Holm is a sworn police officer in both Utah and Arizona.

Rather than direct testimony from witnesses, the attorneys proffered information to the court. Much of the information presented revolved around abuse. Both sides volleyed numerous accusations of abuse and/or mistreatment of the children by one or the other parent and by Holm's other two wives.

Holm's attorney cited parental evaluations that categorize Stubbs' personality type as unable to put the needs of her children above her own. Parker gave an account of when Stubbs dropped her younger child while in her carseat as a form of punishment.

Stubbs' attorney cited accounts of physical abuses to children in Holm's household by Holm and his other two wives. They also included the account of the killing of two dogs that the Holm's children loved. The animals were killed in response to the alleged advice of an FLDS bishop to get rid of all dogs in the community.

After hours of these allegations, Shumate came to a conclusion in terms of temporary custody arrangements.

As Shumate outlined the custody arrangements, he emphasized that the court is most concerned about what is lawful and what is unlawful, not passing judgement on anyone's religious beliefs.

Stubbs will retain custody of her two children in Phoenix, but Holm will be allowed visitation in Hildale.

Shumate stipulated that Holm must be responsible for transporting the children from Phoenix -- where they have lived with their mother for the last six months -- to Hildale for visits over the next two months.

Stubbs is due to deliver their baby in one month, and for one month after Holm has responsibility over transportation. After that, Stubbs will share in that responsibility.

Under the previous arrangement, Holm had to drive to Arizona to visit his children.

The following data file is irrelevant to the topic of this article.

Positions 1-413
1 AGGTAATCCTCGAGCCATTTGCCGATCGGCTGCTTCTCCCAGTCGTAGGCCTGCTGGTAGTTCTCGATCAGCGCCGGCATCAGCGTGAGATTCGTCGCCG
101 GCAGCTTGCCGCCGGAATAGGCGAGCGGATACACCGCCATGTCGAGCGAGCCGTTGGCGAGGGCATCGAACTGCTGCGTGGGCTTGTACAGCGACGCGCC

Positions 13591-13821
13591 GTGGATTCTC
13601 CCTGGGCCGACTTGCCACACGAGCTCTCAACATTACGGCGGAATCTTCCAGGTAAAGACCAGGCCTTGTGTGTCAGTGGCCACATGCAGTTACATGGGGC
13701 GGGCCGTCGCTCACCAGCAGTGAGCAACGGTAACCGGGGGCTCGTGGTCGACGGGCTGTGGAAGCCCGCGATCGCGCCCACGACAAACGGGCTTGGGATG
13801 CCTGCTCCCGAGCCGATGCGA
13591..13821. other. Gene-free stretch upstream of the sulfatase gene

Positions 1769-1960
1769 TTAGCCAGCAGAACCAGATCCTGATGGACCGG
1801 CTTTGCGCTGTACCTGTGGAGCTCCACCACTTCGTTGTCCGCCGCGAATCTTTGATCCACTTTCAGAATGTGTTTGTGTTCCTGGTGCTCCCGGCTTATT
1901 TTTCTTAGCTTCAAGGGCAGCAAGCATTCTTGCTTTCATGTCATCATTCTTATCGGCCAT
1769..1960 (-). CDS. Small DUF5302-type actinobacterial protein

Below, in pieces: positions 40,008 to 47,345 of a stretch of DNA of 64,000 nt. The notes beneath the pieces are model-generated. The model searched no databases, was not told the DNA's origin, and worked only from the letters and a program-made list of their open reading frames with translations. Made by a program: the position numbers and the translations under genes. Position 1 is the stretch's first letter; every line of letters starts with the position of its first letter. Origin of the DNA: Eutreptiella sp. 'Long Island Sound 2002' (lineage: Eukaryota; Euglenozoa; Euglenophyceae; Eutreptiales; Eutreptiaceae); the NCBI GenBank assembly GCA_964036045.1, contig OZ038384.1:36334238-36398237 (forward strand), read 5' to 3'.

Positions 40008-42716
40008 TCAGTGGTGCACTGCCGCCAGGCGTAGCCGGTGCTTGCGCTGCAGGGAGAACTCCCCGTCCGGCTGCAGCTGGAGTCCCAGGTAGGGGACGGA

Shumate stipulated that Holm would not be allowed to have sexual relations with his second wife while his children with his third wife are in the home for visits. He may have relations with his first wife, to whom he is legally married.

Utah Code section 76-7-103 states that "a married person commits adultery when he voluntarily has sexual intercourse with a person other than his spouse." It is a class B misdemeanor.

Utah Code section 76-7-101 states that "a person is guilty of bigamy when, knowing he has a husband or wife or knowing the other person has a husband or wife, the person purports to marry another person or cohabits with another person." Bigamy is a third degree felony.

On the recommendation of Guardian Ad Litem Angela Adams, who represents the interests of the children, Shumate ordered a full custody evaluation -- much more in depth than the parental evaluation already completed.

The custody case has not been set for trial yet. No criminal charges have been filed against Holm for his alleged crimes.

Former Utah Attorney General Jan Graham was part of the Stubbs' legal team as well as Park City attorney Christina Miller. Walker was the one to speak in court Monday, but all three advised in the arguments.